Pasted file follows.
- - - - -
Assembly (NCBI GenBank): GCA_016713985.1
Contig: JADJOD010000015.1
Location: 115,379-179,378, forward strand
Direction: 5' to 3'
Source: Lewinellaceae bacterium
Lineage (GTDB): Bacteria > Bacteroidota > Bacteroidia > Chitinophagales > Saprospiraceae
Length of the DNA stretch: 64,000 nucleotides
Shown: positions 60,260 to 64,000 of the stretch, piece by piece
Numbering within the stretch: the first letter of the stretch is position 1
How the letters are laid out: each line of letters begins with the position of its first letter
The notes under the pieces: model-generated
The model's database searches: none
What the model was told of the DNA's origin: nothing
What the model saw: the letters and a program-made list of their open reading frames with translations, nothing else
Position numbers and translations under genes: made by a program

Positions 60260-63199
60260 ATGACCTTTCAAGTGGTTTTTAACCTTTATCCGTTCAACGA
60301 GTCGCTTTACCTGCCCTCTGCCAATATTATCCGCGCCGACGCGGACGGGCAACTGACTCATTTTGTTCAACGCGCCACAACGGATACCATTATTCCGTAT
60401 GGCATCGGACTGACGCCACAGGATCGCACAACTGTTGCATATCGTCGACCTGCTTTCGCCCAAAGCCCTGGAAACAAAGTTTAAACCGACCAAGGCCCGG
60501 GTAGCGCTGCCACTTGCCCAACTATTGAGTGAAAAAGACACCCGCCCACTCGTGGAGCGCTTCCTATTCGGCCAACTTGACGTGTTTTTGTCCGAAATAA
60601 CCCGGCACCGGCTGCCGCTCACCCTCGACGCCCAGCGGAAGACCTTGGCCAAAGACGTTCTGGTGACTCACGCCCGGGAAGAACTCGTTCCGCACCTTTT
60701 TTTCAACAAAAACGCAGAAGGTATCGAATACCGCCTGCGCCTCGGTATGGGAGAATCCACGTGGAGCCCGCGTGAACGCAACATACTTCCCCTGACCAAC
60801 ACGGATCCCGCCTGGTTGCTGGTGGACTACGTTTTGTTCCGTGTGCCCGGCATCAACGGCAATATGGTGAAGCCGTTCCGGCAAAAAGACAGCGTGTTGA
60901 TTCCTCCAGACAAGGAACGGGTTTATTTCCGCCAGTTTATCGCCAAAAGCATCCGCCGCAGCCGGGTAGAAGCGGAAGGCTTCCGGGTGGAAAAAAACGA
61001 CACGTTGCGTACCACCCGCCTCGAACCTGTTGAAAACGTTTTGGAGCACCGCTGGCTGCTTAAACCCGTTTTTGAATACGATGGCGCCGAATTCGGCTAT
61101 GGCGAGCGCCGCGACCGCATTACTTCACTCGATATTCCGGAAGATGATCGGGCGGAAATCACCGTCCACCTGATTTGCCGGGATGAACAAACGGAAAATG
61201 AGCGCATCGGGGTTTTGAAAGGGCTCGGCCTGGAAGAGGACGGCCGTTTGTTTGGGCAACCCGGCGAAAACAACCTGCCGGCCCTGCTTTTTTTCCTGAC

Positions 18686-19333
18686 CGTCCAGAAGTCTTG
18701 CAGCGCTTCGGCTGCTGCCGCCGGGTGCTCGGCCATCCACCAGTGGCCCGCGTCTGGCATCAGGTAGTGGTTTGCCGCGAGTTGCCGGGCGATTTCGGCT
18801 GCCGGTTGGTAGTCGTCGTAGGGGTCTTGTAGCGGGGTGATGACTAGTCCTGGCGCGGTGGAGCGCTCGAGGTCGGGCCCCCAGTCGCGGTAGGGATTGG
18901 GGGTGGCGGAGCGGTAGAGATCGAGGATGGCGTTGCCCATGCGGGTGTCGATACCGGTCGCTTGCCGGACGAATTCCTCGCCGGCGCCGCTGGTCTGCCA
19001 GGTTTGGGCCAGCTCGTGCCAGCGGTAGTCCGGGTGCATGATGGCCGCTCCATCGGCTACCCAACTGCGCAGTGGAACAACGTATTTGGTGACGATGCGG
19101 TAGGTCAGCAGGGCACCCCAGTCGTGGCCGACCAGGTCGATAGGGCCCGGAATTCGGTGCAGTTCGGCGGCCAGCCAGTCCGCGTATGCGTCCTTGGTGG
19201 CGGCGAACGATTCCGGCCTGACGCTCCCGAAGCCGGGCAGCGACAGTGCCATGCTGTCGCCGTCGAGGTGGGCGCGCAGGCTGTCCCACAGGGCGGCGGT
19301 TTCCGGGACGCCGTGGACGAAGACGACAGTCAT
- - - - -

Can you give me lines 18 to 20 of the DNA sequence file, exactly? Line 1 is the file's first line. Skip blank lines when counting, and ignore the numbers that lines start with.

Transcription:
60301 GTCGCTTTACCTGCCCTCTGCCAATATTATCCGCGCCGACGCGGACGGGCAACTGACTCATTTTGTTCAACGCGCCACAACGGATACCATTATTCCGTAT
60401 GGCATCGGACTGACGCCACAGGATCGCACAACTGTTGCATATCGTCGACCTGCTTTCGCCCAAAGCCCTGGAAACAAAGTTTAAACCGACCAAGGCCCGG
60501 GTAGCGCTGCCACTTGCCCAACTATTGAGTGAAAAAGACACCCGCCCACTCGTGGAGCGCTTCCTATTCGGCCAACTTGACGTGTTTTTGTCCGAAATAA